TV ADAPTORS' MASSIVE TASK - TO CONDENSE ONE-MILLION-WORD CLARISSA TO THREE HOURS
How do you compress the longest novel ever written in English into just three TV episodes? Very carefully. And how did the BBC accomplish this Herculean task? Very well, apparently.
British author Samuel Richardson's one-million-word Clarissa, written in 1747-48, was boiled down to three 60-minute episodes for TV. By contrast, Paul Scott's Raj Quartet, with about one-tenth the number of words, was allotted 14 hour-long parts when adapted as the acclaimed The Jewel in the Crown.
Co-adaptors David Nokes and Janet Barron, both specialists in 18th century English literature, "have burrowed beneath the novel's wordiness", a British critic wrote, "and laid bare the central drama - the love-hate relationship between Clarissa Harlowe, virtuous daughter of an acquisitive family, and Robert Lovelace, the lordly libertine who courts, abducts and finally rapes her."
Starring newcomer Saskia Wickham as the heroine and Sean Bean as Lovelace, Clarissa airs on Mobil-funded Masterpiece Theatre Sundays at 9 PM (ET) beginning April 5  nationally on PBS. Also starring are Diana Quick and Cathryn Harrison.
Even though Richardson's huge novel is seldom read today, interest in it has recently revived. An operatic version was staged last year and a new literary study brought Clarissa back onto student reading lists.
Most important, Nokes believes, is Richardson's affinity with modern feminism. "In the same way that Tom Jones (the film based on Henry Fielding's 18th century novel) expressed the light-hearted sexuality of the early 1960's," he says, "we felt Clarissa would be appropriate for the 1990's - both from a feminist perspective and in this AIDS era of sexual anxiety."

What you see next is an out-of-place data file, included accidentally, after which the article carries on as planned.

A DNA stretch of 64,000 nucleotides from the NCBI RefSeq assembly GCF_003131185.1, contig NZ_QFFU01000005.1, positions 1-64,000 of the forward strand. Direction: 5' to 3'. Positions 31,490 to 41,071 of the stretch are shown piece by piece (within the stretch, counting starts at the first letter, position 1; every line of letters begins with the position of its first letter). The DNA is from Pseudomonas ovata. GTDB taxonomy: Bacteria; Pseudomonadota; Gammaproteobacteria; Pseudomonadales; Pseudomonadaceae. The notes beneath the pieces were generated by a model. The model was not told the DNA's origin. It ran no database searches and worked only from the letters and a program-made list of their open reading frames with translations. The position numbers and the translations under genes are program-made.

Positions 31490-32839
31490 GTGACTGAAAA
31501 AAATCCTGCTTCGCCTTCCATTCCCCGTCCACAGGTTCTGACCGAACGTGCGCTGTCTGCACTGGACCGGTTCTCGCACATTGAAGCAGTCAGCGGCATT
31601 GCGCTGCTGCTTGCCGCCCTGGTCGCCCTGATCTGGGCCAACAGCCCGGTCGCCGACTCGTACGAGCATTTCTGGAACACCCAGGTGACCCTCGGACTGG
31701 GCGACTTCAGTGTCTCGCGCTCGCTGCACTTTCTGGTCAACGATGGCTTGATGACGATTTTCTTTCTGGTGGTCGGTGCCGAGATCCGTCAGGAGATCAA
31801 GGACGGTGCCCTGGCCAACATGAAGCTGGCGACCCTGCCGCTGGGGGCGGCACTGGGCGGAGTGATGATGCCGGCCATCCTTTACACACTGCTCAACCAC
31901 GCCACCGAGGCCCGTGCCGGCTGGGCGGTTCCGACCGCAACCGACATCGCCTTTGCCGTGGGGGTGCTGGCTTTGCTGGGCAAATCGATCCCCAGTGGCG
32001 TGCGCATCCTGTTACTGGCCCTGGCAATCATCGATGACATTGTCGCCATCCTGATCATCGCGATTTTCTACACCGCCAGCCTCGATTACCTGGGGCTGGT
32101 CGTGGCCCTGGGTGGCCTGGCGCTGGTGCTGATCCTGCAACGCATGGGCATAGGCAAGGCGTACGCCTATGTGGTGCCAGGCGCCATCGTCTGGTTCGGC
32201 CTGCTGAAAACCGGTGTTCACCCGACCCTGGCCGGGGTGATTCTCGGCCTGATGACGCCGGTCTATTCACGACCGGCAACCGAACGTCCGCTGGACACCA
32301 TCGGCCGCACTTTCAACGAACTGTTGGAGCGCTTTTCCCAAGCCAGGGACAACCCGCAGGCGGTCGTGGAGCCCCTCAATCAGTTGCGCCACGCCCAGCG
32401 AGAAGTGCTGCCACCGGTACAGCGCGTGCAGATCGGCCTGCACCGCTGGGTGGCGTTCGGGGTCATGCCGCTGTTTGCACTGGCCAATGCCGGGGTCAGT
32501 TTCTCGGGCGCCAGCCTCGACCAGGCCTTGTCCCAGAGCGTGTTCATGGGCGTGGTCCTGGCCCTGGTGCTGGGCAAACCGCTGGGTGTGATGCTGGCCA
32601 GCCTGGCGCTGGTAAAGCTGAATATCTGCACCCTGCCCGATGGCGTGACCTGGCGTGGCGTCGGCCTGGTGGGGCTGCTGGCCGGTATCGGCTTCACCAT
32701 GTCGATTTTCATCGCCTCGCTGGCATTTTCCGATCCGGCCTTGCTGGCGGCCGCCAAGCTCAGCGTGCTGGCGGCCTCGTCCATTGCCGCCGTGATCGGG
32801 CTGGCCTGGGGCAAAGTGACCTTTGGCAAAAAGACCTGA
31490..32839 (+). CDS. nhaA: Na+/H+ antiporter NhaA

Aside from trimming so drastically, chief among the challenges confronting the adaptors was the novel's style. Richardson told the story entirely in letters the principal characters write to one another - what's called an epistolary novel. Emphasizing that the letters might have slowed the TV pace to a crawl, a British critic wrote, the adaptation is "notably magnificent on the matter of dramatic pace."
Nokes and Ms. Barron dispense with most of the letters unless they're essential to the plot. "You can't have too many of them," says Nokes, "or you would get confused. You have to be able to follow what happened to each letter - when does it get delivered, who reads it, which piece of action does it describe."
Next challenge for the co-adaptors of the Mobil Masterpiece Theatre presentation was to make Clarissa and Lovelace acceptable to contemporary TV viewers. Clarissa was more difficult, says Ms. Barron, "because most 20th century women would not put up with the way Lovelace pressurizes his beloved. A modern woman would just walk out."
But, she adds, the story "is not a straight conflict between good and evil. It's about sexual desire and the inability to satisfy that within the social framework." Which brings up the third big challenge - how to handle the rape scene.
Richardson doesn't describe the rape. He has Lovelace simply write a letter to a friend saying, "The affair is over. Clarissa lives." And that's where Richardson left a long pause in his novel - for a long period, there's no mention of Clarissa at all.
"We decided we had to show it," Ms. Barron says. "You just can't leave it out, and although Clarissa is drugged and her mind is disordered, she does say no."
Most critics cited the novel's contemporary attitude for the TV version's success last winter in England. "Clarissa is a modern woman who rejects her mother's submissive attitude and breaks out of the doll's house," one critic wrote. "Lovelace is not so much a lusty, charming swashbuckler but a chauvinist sexual psychopath."
Another critic, obviously a woman, quoted Clarissa as asking her parents, "Have I no duty to myself?" And the critic added, "Sister, put it there!"
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